The NFAI has brought out monographs of eminent film makers like Sukhdev, Ritwik Ghatak, Damle and Fatela. A valuable reference guide for all feature films made in the country with cast, credits and brief synopsis was compiled by B.V. Dharap. Through the NFAI the works of great film makers like Dada Saheb Phalke, Debaki Bose, V. Shantaram, P.C. Barua, Mahboob Khan, Sohrab Modi, Guru Dutt, Satyajit Ray, Raj Kapoor, Mrinal Sen, Sukdev, S.S. Vasan and many more are easily accessible.

Among the foreign films the NFAI has acquired, films of D.W. Griffith, Carl Dryer, Sergei Eienstien, V.I. Pudovkin, Jean Luc Godard, Bergman, Roberto Rosselini, Alexander Dovzkenko, Fritz Lang, Robert Flaherty, Vittorio De Sica, Frederico Fellini, Kenji Mitzoguchi, Akira Kurosawa, Robert Bresson and many more.

Saving Memories

Indian cinema had a wealth of talent in every sphere of film making, cast, crew and craft. The intelligensia of the country showed their creativity and aroused social awareness through this medium. The ultimate human figure became the landmark in their films for the audience. K.L. Saigal, Durga Khote, Chandra Mohan, Motilal, Devika Rani, Ashok Kumar, K.C. Dey, Shanta Apte, Sulochana, Keshav Rao Date, Vanamala, Madhubala, Meena Kumari, Pahari Sanyal, Prithvi Raj, Raj Kapoor, Dev Anand, Dilip Kumar and many of the present age portrayed this admirably.

Today, the NFAI has in its possession all these sepia memories. The House of Treasures' is not just a storage place of art material nor is it merely a museum. It is an active cultural centre. Attending the eight-week Film Appreciation Course conducted by the NFAI is more than merely viewing films. Each film shown is discussed in depth, every aspect studied by a cross section of people. The University Grants Commission has recognised its importance and has introduced this course as a subject of study in some Indian universities.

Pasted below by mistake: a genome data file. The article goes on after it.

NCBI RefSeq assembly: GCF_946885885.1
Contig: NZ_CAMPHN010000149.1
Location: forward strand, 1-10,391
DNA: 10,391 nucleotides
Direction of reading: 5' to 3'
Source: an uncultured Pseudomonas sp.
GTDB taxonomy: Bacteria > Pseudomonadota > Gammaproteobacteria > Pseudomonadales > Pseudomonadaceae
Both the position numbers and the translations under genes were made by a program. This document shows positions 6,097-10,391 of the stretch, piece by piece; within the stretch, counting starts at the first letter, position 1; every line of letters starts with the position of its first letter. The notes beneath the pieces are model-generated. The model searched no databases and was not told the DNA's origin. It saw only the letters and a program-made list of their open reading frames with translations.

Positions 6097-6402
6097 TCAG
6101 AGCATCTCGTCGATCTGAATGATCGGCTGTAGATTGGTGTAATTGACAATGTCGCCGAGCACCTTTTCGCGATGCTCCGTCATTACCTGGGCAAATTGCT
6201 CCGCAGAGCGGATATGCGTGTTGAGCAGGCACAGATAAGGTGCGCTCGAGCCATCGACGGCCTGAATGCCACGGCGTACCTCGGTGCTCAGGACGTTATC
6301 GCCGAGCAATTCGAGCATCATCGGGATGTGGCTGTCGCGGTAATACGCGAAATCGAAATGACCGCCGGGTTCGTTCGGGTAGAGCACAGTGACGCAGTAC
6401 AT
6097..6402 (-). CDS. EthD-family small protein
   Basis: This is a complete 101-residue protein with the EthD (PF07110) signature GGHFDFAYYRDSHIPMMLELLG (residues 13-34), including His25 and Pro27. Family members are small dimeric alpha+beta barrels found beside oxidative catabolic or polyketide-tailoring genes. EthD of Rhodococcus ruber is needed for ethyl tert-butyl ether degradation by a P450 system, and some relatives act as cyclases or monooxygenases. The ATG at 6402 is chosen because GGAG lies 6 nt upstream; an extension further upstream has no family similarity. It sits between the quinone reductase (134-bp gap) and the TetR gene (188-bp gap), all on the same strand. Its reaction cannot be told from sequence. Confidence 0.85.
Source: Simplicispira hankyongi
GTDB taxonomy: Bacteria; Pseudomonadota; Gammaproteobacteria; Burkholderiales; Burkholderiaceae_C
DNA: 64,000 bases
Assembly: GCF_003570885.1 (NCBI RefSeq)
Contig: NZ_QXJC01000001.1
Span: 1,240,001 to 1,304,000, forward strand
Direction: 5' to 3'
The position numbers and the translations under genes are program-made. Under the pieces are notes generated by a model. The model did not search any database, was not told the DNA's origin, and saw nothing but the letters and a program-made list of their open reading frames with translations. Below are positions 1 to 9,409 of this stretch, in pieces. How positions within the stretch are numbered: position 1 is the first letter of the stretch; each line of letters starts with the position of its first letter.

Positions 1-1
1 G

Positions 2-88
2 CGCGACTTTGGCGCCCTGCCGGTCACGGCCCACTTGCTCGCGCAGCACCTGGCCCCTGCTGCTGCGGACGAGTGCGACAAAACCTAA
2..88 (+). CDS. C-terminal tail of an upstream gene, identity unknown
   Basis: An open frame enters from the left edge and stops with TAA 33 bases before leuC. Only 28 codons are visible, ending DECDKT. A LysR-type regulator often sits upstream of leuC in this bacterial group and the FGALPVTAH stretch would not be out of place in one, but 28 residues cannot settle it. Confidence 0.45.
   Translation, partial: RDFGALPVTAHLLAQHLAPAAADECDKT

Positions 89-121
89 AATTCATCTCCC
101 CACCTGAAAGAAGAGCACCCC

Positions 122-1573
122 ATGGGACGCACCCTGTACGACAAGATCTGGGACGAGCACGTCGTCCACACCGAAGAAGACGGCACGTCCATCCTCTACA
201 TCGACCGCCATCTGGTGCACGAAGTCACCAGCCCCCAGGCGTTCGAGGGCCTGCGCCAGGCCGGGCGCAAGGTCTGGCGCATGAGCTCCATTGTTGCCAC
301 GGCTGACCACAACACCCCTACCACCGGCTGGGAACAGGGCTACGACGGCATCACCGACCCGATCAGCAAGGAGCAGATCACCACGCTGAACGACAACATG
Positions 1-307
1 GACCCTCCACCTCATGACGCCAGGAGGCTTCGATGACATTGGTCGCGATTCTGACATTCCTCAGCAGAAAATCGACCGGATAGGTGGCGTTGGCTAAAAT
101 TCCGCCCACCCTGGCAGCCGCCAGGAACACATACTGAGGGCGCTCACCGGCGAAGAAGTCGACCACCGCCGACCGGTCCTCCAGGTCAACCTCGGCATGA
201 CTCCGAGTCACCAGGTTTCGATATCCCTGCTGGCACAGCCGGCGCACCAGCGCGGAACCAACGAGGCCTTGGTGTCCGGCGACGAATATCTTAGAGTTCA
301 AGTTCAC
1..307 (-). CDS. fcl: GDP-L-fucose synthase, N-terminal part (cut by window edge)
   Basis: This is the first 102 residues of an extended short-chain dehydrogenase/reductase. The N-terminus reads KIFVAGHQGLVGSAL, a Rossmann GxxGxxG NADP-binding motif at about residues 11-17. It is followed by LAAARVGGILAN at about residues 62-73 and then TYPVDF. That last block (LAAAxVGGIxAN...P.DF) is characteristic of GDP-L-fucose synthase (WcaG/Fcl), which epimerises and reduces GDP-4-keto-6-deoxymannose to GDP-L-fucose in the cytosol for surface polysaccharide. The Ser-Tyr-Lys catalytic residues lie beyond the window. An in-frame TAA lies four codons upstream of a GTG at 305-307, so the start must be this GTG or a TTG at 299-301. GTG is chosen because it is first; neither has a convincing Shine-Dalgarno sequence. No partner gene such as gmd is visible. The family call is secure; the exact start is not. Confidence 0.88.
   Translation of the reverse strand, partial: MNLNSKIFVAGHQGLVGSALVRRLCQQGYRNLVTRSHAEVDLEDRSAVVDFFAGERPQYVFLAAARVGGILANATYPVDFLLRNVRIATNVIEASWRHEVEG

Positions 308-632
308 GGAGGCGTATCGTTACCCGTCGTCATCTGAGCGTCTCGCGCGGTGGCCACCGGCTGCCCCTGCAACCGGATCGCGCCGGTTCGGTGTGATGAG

In 1993, NFAI opened its new centrally air-conditioned building complex. It houses three basement film vaults with a capacity to store 60,000 film reels in the controlled temperature and humidity conditions required for archival storage. This will constitute a giant step forward for NFAI's film conservation, preservation and restoration activities. Film cleaning machines and new CTM viewing tables have also been recently acquired to strengthen the film preservation and checking sections.

Other Activities

Fostering serious thinking on cinema is the focus of NFAI's annual eight-week Film Appreciation Course in Pune, at which experts in film studies teach film history, film aesthetics and theory and allied subjects. NFL also regularly collaborates in organizing short-term film appreciation courses with other educational and cultural organizations in different parts of India.

NFAI offers year-long research fellowships and commissions monographs and oral history projects on Indian film pioneers and eminent film personalities. The Archive has so far brought out 12 publications and several others are in the pipeline. To promote film culture NFAI has a distribution library which caters to more to more than 100 borrowers consisting of film societies, educational institutions and cultural and welfare organisations. It also conducts joint screening programs at Hyderabad, Bungler, Bhopal and Vijayawada. NFAI's three regional offices have modest but useful film and book libraries catering to film societies and other institutions in their respective regions.